Touted as one of the most powerful channels to simultaneously reach out to a lot of people, cinema has been showing differently-abled people in various roles that normally portray helpless characters that rely heavily on others even for performing their day-to-day activities; however, that's changing slowly but surely.
A lot of filmmakers have been portraying physical or mental conditions that restrict a person's mobility in the wrong way, but they claim that things are gradually changing or the good. Filmmakers are now sensitized and are showing interest in giving more prominence to characters with disabilities in their films.
Given that cinema is one of the century's most efficient mediums, filmmakers are utilizing it not just for entertaining their audience but also to convey social messages. In countries like India, cinema is more than just a popular form of recreation for people, which explains why actors and actresses are offered Semi-God stature. Moreover, movie releases are nothing short of a celebration in the country.
On the downside, Indian cinema is nowhere close to portraying disabilities in the right way. According to experts, things have radically changed for good in the last few years as leading filmmakers are becoming more sensitive towards the portrayal of disabilities on the big screen. Industry experts suggest differently-abled characters are likely to be presented in a sensitized manner on screen over time.
While Bollywood is an industry that dominates the Indian cinema, there is a slew of other regional films created that center on characters with disabilities. Bollywood films such as Krazzy 4, the Golmal Series, Mujhse Shaadi Karoge and the recently released Housefull 3 garnered a lot of criticism for showing characters with disabilities as antiheroes. North and South Indian cinemas are spared of flaws either with films promoting the same concept.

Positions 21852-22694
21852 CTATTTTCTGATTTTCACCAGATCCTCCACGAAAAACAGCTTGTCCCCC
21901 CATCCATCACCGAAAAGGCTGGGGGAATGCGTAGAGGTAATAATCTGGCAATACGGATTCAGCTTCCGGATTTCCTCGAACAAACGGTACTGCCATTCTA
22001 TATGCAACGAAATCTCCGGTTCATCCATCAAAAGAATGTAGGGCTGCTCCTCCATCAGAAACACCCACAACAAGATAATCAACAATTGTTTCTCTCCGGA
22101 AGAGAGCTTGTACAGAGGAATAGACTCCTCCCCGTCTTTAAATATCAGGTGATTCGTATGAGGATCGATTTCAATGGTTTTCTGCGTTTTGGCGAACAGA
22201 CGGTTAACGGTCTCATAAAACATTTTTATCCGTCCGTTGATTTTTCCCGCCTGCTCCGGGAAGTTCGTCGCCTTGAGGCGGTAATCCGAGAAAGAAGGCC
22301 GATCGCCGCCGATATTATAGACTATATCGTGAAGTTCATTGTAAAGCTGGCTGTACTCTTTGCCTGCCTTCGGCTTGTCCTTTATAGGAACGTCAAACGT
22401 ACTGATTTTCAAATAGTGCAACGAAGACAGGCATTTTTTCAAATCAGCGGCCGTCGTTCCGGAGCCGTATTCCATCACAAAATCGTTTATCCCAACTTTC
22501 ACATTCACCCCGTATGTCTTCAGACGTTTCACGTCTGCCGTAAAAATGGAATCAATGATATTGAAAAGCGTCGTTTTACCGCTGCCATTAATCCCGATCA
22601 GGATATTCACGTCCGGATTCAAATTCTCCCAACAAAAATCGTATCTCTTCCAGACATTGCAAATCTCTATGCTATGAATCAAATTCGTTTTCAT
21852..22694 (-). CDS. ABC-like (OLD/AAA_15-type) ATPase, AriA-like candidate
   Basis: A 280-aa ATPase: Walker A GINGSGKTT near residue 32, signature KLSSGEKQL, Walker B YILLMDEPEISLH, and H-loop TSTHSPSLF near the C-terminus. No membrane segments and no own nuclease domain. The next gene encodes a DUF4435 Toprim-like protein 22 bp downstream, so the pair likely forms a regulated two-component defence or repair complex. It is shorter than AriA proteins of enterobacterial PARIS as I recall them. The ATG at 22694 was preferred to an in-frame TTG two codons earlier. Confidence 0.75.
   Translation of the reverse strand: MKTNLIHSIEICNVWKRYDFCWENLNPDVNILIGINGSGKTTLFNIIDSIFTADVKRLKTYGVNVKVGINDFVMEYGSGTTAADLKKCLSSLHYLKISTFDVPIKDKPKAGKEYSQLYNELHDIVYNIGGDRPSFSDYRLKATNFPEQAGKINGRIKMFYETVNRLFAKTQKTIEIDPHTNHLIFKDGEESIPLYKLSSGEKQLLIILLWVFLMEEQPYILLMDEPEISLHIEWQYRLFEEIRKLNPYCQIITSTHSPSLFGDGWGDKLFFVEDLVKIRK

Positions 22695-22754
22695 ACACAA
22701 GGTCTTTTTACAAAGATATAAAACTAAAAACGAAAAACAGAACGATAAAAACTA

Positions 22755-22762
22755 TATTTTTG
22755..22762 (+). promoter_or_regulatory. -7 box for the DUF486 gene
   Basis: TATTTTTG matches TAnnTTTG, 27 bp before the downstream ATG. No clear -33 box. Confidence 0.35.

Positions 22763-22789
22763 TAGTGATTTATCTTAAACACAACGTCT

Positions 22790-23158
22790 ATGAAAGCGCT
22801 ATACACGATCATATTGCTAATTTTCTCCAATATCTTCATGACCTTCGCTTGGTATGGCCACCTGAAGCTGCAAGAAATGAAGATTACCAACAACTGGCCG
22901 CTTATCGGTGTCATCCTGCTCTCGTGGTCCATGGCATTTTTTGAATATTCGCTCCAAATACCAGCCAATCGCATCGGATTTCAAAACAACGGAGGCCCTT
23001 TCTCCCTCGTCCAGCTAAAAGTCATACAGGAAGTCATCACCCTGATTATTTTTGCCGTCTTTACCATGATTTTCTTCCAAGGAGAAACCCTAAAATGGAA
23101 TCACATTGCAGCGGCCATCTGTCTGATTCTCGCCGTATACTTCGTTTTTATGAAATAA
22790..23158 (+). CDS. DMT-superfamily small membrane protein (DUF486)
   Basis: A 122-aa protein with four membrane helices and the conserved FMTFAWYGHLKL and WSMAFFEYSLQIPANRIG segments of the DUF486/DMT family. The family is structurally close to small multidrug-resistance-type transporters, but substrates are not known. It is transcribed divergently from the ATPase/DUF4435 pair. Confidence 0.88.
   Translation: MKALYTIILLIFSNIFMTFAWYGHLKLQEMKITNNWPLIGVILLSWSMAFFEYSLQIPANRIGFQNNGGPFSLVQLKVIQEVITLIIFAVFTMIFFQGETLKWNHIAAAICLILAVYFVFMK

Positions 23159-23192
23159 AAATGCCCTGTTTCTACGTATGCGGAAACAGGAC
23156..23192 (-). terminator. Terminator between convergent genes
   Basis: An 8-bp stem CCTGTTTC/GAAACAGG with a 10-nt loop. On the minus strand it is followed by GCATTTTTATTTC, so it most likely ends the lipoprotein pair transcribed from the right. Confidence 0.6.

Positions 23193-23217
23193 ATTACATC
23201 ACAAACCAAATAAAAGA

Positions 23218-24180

Characters with disabilities are usually portrayed on-screen in comic roles and sometimes as villains. Neither the comic nor the negative portrayal is pleasing to the differently-abled community members. Thankfully, modern filmmakers are now realizing this and are willing to change. Editor and national-award winner Vivek Harshan who is primarily associated with the South Indian cinema says the change is happening.
Directed by Amir Khan, Taare Zameen Par showed Ishaan's emotional turmoil dealing with dyslexia. Aside from being well-thought-out, the film had splendid performances from actors. Differently-abled community members suggest physical or mental restrictions should not be portrayed as a punishment, but rather it should be shown in a positive light. It looks like the Indian cinema is finally heading in that direction.
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